Although there have been many teachers in his life who influenced his thought-world and directing him towards Central European artistic values, Reinvere himself considers his most important mentor to be the Estonian ex-pat pianist and writer Käbi Laretei who lived in Sweden and who introduced him to her former husband, the Swedish film and theatre director Ingmar Bergman.
The young composer, who took piano lessons from Käbi and with whom he could discuss various issues related to being Estonian, was often taken along to the island of Farö where Ingmar had his so-called “nest”. The three of them spent many hours discussing music, culture and life in general.
This period gave serious creative impetus to Reinvere. Bergman introduced him to the tradition of Northern-European drama and to the psychological characterisation of dramatic figures. They both encouraged him to write, which led to prose experiments soon followed by idiosyncratic poetry written in English. Now, Reinvere often uses his own written texts in his musical compositions and he is also the librettist for his operas.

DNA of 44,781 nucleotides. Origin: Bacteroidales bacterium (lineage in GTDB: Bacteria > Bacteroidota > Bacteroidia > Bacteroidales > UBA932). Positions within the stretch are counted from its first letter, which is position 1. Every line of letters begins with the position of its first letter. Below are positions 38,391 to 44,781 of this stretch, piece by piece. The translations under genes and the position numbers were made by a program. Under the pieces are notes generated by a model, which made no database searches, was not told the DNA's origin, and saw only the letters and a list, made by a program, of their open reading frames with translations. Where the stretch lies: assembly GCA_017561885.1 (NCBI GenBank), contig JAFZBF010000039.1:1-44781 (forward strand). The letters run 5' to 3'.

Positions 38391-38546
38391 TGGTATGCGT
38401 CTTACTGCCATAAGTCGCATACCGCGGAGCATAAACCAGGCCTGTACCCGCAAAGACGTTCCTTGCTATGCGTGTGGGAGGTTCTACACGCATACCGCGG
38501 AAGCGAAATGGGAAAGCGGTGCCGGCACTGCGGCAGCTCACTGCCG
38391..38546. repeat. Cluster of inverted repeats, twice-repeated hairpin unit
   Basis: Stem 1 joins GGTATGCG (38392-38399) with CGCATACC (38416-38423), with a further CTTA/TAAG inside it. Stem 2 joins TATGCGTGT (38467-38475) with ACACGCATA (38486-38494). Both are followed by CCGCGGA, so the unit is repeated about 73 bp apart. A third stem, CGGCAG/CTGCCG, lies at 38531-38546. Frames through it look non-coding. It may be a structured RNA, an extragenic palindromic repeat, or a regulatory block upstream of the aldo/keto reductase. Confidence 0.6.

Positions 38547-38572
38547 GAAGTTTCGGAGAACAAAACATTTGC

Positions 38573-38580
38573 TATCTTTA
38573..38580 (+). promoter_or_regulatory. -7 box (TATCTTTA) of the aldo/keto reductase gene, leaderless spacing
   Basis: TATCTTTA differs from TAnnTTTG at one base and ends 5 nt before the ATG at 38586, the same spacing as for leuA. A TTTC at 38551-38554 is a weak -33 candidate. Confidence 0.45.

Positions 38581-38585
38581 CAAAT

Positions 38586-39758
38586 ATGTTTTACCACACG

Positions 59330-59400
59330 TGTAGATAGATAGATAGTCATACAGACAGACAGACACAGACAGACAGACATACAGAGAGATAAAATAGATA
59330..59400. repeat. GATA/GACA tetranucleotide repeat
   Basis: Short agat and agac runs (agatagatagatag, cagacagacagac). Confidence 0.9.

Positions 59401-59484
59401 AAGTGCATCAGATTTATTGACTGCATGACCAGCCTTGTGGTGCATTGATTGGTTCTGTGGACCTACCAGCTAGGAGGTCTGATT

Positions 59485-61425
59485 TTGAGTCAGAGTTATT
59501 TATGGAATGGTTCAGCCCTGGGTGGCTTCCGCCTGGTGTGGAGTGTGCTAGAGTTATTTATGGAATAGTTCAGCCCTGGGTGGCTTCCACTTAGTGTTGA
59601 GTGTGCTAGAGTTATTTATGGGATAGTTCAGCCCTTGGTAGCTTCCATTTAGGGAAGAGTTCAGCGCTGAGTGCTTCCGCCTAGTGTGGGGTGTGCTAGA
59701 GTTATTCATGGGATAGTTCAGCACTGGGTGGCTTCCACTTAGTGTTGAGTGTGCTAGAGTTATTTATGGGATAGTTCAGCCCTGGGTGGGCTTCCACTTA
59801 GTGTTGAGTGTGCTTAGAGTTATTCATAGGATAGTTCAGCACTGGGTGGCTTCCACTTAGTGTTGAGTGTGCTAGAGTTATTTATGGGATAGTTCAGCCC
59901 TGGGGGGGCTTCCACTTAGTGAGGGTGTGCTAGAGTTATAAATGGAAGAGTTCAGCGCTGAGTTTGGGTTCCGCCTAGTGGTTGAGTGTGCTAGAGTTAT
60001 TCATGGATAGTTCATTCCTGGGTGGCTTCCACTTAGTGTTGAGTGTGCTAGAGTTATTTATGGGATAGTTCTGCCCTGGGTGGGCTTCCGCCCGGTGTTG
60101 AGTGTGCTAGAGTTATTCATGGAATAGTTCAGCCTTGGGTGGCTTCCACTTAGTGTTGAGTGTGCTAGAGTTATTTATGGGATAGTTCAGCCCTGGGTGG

The role of the radio in the composer’s life deserves separate attention. When a classical music radio programme was established on Estonian Radio in the middle of the 1990s, Jüri, who at that moment was studying across the gulf in Finland, became a frequent guest host. He made radio shows on musical phenomena and musicians, travelling all around Estonia with his microphone.
I remember him as a joyful and modest young man who transformed into a totally different type of person in his shows. This other person moved in bold steps from the surface of the cultural sphere across time and space, making courageous generalisations and occasionally announcing quite arrogant standpoints. But he never attacked or offended anyone. Those flights of fancy were creative, they were based on a broad cultural surface and his viewpoints often diverged from the opinions we were used to hearing.